All Peter could do was to recount how God had helped him to act in a new way, in response to the new thing God was doing. In preparing Peter to go to see Cornelius, God had chosen to speak to Peter in a dream. He showed Peter animals and birds which the Jews did not eat because the Law told them not to. Being a good Jew, Peter could state that he had eaten none of these unclean things. At that point God challenged Peter. If God called something clean it was not up to Peter to define it as unclean. Things seem to happen in threes a lot in Peter’s life. This vision was repeated three times before disappearing. Having prepared Peter in this way, God made it possible for him to hear the Holy Spirit tell him to go with the messengers from Cornelius, a Gentile, and preach to him and his household.
You will notice that God didn’t tell Peter what to expect as a result of this visit. He heard what the messengers said Cornelius expected. It was only as Peter obeyed God and began to preach the Good News that he witnessed the Holy Spirit coming upon the whole household. At that moment, Peter remembered some of the teaching of Jesus about the baptism of the Holy Spirit. To the credit of the church leaders in Jerusalem, they allowed themselves to be convinced by Peter’s explanation and moved from dismay to praise of God for all he was doing as prejudice was swept away and more people were brought into the kingdom.
I think what happened to Peter and to the early church is important to us on Epiphany also. Just as the early church was an unusual kind of Judaism, Anglicans of SL is an unusual kind of church. We are connected to traditional Anglicanism, in fact we state that this is what we are about as a ministry. However, we have to be careful that we don’t cling on to traditions so tightly that we miss any new thing God may want to do in our midst.
Something I shared recently with the Leadership Team is the sense I have had that we are waiting for something, expecting something without knowing what it is. I’ve had the occasional nudge to take some action, but generally I am unsure what is happening. I wonder if God is preparing the ground by the various changes we have already seen. After a lot of prayer we are finally increasing the number of teams we have and the size of the membership of those teams. Though a good thing, it brings challenges with it. Having more people involved means more likelihood of personality clashes and misunderstandings. However, the positive part of this is that we are including a wider age range in leadership, people from a greater diversity of Christian traditions, people from many different cultures.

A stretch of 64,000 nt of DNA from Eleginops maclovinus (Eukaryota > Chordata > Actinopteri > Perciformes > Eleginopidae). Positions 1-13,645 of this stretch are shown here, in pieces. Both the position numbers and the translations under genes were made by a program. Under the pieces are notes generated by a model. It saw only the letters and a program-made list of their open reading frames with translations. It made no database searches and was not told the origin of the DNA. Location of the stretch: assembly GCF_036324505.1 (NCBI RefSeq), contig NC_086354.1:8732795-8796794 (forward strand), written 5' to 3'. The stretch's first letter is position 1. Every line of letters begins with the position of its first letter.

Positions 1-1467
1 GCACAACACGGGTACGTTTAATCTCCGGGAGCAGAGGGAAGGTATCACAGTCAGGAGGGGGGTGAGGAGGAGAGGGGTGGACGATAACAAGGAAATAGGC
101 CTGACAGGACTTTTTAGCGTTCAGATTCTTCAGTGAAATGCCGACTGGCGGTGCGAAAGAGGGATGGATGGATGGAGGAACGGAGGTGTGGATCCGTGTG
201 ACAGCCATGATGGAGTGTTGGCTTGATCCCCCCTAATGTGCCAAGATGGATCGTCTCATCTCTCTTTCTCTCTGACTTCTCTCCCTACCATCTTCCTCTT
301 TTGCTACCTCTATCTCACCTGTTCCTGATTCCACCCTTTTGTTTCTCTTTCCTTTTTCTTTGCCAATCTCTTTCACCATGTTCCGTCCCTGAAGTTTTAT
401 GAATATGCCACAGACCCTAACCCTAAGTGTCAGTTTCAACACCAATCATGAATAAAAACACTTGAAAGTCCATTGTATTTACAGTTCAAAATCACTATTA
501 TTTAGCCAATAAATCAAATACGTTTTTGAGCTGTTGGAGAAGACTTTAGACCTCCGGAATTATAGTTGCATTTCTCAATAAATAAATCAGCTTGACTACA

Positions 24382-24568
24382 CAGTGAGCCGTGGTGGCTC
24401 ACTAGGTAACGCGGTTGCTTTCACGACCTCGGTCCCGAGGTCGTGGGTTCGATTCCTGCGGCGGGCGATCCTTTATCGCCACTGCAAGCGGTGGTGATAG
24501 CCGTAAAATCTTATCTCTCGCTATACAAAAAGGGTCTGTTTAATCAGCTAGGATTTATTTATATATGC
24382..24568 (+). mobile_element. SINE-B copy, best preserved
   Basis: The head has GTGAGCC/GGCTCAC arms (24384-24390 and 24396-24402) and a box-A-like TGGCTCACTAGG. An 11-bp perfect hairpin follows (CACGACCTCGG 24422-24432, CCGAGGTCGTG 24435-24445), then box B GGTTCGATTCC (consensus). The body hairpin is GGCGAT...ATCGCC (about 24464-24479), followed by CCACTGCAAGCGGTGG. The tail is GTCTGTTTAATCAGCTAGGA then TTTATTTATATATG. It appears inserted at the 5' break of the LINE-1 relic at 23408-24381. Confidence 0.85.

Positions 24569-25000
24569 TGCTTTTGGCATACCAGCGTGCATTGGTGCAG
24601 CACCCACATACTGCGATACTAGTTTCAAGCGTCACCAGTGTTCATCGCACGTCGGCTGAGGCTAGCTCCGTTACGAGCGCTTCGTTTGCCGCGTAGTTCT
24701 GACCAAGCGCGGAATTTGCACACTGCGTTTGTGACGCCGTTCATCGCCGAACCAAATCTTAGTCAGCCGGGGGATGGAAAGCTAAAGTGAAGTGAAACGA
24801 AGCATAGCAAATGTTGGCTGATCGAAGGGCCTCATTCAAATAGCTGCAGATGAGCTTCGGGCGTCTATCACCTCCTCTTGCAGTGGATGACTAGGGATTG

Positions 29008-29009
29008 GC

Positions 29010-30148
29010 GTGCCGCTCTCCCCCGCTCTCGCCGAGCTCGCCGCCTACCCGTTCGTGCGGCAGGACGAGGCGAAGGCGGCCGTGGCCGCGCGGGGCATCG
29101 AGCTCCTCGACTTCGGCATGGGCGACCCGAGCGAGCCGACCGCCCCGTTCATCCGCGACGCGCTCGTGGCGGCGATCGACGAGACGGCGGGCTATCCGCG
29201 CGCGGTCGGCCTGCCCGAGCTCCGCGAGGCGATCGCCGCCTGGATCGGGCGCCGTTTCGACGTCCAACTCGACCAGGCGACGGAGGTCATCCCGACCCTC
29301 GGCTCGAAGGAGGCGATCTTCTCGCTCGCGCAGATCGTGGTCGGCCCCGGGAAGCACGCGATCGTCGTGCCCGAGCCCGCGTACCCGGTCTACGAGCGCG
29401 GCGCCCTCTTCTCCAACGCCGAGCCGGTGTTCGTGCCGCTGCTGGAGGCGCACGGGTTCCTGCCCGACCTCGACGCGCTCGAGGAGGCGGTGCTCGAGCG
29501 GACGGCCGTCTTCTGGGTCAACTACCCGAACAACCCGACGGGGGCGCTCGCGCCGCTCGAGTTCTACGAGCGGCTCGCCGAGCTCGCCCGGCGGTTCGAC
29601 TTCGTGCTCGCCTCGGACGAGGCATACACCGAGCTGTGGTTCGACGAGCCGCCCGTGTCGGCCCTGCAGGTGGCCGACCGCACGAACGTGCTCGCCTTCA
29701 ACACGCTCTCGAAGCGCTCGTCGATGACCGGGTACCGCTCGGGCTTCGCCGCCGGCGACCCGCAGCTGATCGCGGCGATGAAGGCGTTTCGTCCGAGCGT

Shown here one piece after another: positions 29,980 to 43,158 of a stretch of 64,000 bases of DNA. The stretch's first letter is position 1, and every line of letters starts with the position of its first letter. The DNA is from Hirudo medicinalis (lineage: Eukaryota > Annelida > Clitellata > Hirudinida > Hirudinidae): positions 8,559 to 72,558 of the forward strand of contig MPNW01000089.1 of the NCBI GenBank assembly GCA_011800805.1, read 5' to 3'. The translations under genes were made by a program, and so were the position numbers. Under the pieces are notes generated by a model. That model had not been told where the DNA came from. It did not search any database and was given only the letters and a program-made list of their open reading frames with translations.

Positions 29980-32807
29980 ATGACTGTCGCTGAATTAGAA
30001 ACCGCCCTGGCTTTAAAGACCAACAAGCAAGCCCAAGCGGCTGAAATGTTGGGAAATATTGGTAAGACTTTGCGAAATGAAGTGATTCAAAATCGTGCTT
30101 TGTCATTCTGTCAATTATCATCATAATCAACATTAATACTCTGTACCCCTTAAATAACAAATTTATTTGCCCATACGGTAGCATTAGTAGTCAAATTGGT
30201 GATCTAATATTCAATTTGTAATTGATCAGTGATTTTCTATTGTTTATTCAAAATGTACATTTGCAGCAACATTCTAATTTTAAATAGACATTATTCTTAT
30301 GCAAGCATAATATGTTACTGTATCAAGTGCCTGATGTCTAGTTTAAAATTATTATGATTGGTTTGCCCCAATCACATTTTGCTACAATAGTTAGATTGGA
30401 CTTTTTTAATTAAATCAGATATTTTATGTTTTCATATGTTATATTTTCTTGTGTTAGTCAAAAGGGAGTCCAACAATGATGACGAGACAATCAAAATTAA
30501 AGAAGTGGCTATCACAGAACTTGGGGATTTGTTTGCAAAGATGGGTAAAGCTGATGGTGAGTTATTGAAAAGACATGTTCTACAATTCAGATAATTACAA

I hope that one day more of the Church at large asks us to explain ourselves and begins to accept that God is doing a new thing through us. I understand the discomfort many feel with the idea of church via the internet but it probably is no worse discomfort than the Jerusalem church felt at the thought of Gentiles becoming Christians. In truth that did lead to various problems as the church had to work out what was essential for Gentile believers and what was not. I’m sure our existence will cause practical problems also. Already we have had to look at what we do about sacraments in an online church. We are raising up leaders here: what do we do about people who find their vocation here and not in offline church? I’m sure the challenges will continue.
Meanwhile, as Jesus said on his final night with his disciples, our job is to love one another as he loved his disciples. That means loving all Christians regardless of tradition and culture, however costly that is. It means supporting one another through the difficulties of life and celebrating when something goes well. Only then can we reach out in love to those who would not yet call themselves Christian and draw them into our fellowship.